Is it ASD, ADHD, or Both?

"My 6-year-old son was diagnosed with ADHD at age 5. But now we are seeing signs that he may have 'high functioning' autism. What percentage of ADHD children also have autism? Is a dual diagnosis common?"

Most kids with ASD level 1 (high functioning autism) don’t receive that diagnosis until after age 6. Usually, they are diagnosed with ADHD as toddlers. Part of the reason is that physicians routinely screen kids for ADHD but not for autism. 
 
Another reason is that an ASD child's social impairment becomes more evident once he starts school. Finally, physicians are reluctant to label a youngster "autistic." It is okay - and even a badge of honor - to have a hyperactive youngster, but it is another thing entirely to have an autistic youngster.

Physicians make their diagnoses based on the youngster’s behaviors. Since kids with ADHD and ASD share similar behaviors, the two can appear to overlap. However, there is a fundamental difference between the two. For example:
  • An autistic child can appear unfocused, forgetful and disorganized like a youngster with ADHD, but there is a difference. The ADD youngster is easily distracted. The ASD child has no "filter."
  • Autistic children don’t understand that relationships are two-sided. If an ASD child talks on and on in an unmodulated voice about his particular interest, he simply does not understand that he is boring his friend and showing disinterest in his friend's side of the conversation. On the other hand, the youngster with ADHD can’t control himself from dominating the conversation.
  • Autistic children lack what physicians call "social reciprocity" or Theory of Mind. Theory of Mind is "the capacity to understand that other people have thoughts, feelings, motivations and desires that are different from our own." Kids with ADHD have a Theory of Mind and understand other people's motives and expectations. They make appropriate eye contact and understand social cues, body language and hidden agendas in social interactions. ASD children can’t.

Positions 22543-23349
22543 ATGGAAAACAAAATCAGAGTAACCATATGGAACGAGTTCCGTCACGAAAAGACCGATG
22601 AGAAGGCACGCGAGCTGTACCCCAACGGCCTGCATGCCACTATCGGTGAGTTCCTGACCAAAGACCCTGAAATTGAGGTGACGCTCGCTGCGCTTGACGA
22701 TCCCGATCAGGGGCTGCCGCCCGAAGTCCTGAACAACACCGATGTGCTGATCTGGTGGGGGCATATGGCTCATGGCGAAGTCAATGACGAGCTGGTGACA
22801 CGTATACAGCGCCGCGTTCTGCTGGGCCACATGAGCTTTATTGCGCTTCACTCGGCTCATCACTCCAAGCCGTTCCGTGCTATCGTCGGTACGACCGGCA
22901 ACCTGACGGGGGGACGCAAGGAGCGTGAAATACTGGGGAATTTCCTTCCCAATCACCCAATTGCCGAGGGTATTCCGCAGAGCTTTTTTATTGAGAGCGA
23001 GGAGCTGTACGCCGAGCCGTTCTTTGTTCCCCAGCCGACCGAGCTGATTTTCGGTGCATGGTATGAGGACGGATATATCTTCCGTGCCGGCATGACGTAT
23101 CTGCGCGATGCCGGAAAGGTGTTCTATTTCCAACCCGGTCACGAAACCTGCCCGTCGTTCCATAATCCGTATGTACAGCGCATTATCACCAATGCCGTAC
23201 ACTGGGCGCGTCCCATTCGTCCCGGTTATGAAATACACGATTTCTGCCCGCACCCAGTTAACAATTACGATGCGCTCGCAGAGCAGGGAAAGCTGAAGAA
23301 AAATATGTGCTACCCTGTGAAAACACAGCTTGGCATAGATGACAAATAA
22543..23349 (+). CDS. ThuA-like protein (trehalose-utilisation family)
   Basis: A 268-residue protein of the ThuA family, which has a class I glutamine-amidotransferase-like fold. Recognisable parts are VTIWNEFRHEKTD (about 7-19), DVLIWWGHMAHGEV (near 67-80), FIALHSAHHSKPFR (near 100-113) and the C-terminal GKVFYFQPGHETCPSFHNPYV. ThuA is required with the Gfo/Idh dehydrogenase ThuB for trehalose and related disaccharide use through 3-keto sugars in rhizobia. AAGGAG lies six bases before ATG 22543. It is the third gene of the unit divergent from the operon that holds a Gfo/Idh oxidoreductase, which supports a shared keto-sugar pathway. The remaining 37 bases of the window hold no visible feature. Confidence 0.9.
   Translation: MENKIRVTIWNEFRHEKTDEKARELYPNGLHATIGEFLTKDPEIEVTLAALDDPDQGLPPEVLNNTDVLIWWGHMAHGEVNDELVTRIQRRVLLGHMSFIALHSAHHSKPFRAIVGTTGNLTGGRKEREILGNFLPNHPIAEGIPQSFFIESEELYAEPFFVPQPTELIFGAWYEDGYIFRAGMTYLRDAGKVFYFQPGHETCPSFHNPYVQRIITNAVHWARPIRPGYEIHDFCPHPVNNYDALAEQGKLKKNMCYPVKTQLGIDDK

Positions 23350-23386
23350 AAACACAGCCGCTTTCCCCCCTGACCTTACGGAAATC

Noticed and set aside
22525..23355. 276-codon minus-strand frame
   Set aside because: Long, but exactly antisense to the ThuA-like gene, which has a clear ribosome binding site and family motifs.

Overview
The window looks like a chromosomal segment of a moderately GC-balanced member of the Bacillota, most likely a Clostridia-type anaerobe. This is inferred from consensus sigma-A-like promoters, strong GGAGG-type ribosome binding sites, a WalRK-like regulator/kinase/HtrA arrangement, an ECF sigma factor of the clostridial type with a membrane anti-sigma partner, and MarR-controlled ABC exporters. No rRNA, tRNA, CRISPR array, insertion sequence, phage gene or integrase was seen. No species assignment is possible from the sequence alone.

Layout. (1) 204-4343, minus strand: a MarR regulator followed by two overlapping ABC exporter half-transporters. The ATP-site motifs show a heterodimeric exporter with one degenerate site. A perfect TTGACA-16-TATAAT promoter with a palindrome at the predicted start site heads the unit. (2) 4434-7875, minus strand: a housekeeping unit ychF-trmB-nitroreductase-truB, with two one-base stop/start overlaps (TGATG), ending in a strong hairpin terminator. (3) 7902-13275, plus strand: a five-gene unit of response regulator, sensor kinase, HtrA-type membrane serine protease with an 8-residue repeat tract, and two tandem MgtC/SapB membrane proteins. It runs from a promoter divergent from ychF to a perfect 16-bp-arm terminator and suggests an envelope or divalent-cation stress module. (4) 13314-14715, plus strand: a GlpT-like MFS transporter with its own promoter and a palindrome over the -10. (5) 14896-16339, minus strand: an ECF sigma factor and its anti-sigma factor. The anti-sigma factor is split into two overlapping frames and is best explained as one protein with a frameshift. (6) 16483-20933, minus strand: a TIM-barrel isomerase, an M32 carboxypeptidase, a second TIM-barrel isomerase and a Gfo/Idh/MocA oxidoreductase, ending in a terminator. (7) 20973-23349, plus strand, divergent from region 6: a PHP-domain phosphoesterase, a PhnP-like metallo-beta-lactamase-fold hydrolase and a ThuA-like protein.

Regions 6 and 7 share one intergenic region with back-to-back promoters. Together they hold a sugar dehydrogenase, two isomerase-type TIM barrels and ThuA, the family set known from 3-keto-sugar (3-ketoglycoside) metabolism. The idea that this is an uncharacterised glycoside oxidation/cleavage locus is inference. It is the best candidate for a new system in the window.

• Autistic children tend to get anxious and stuck about small things and can’t see the "big picture." Kids with ADHD are not detailed-oriented.
  • Both have social difficulties, but for different reasons.
  • Both kinds of kids can tantrum, talk too loud and too much and have problems modulating their behaviors and making friends.
  • If the unfocused autistic child is "nowhere," the obsessive-compulsive and "fantasy" autistic  child is somewhere else. "Fantasy children" retreat into a world of their own making - a world where everything goes the way they want it to. They play video games for hours or retreat into books and music. Their daydreaming and fantasizing resembles the behaviors of non-hyperactive kids with ADHD.
  • Kids with ADHD respond to behavioral modification. With ASD, the disorder is the behavior.
  • Obsessive-compulsive ASD children live a world they create from rules and rituals. Like ADHD kids, they appear preoccupied and distracted, but for different reasons. They appear distracted because they are always thinking about their "rules” (e.g., Did I tie my shoelaces right? Did I brush my teeth for 120 seconds?).
  • The ADHD youngster understands the rules but lacks the self-control to follow them. The autistic child does not understand the rules.
  • The autistic child views everything in her environment as equally important. Her teacher's dangling earring is as important as what she writes on the blackboard. The ASD child does not understand that she does not have to memorize the entire textbook for the next test. She does not "get" such rules.
  • The youngster with ADHD knows what to do, but forgets to do it. ASD children don’t know what to do.

Some researchers estimate that 60% to 70% of ASD-Level 1 children also have ADHD, which they consider a common comorbidity of ASD. Other researchers say that the two can’t exist together. Still others insist physicians have it all wrong and that the two disorders are the same.

The real problem is that there is no hard science. No one knows exactly how slight imperfections in brain structure and chemistry cause such problems. For this reason, getting the right diagnosis for a youngster who exhibits behavior problems may take years of trial and error. Diagnosis is based on observation of behaviors that are similar for a myriad of disorders.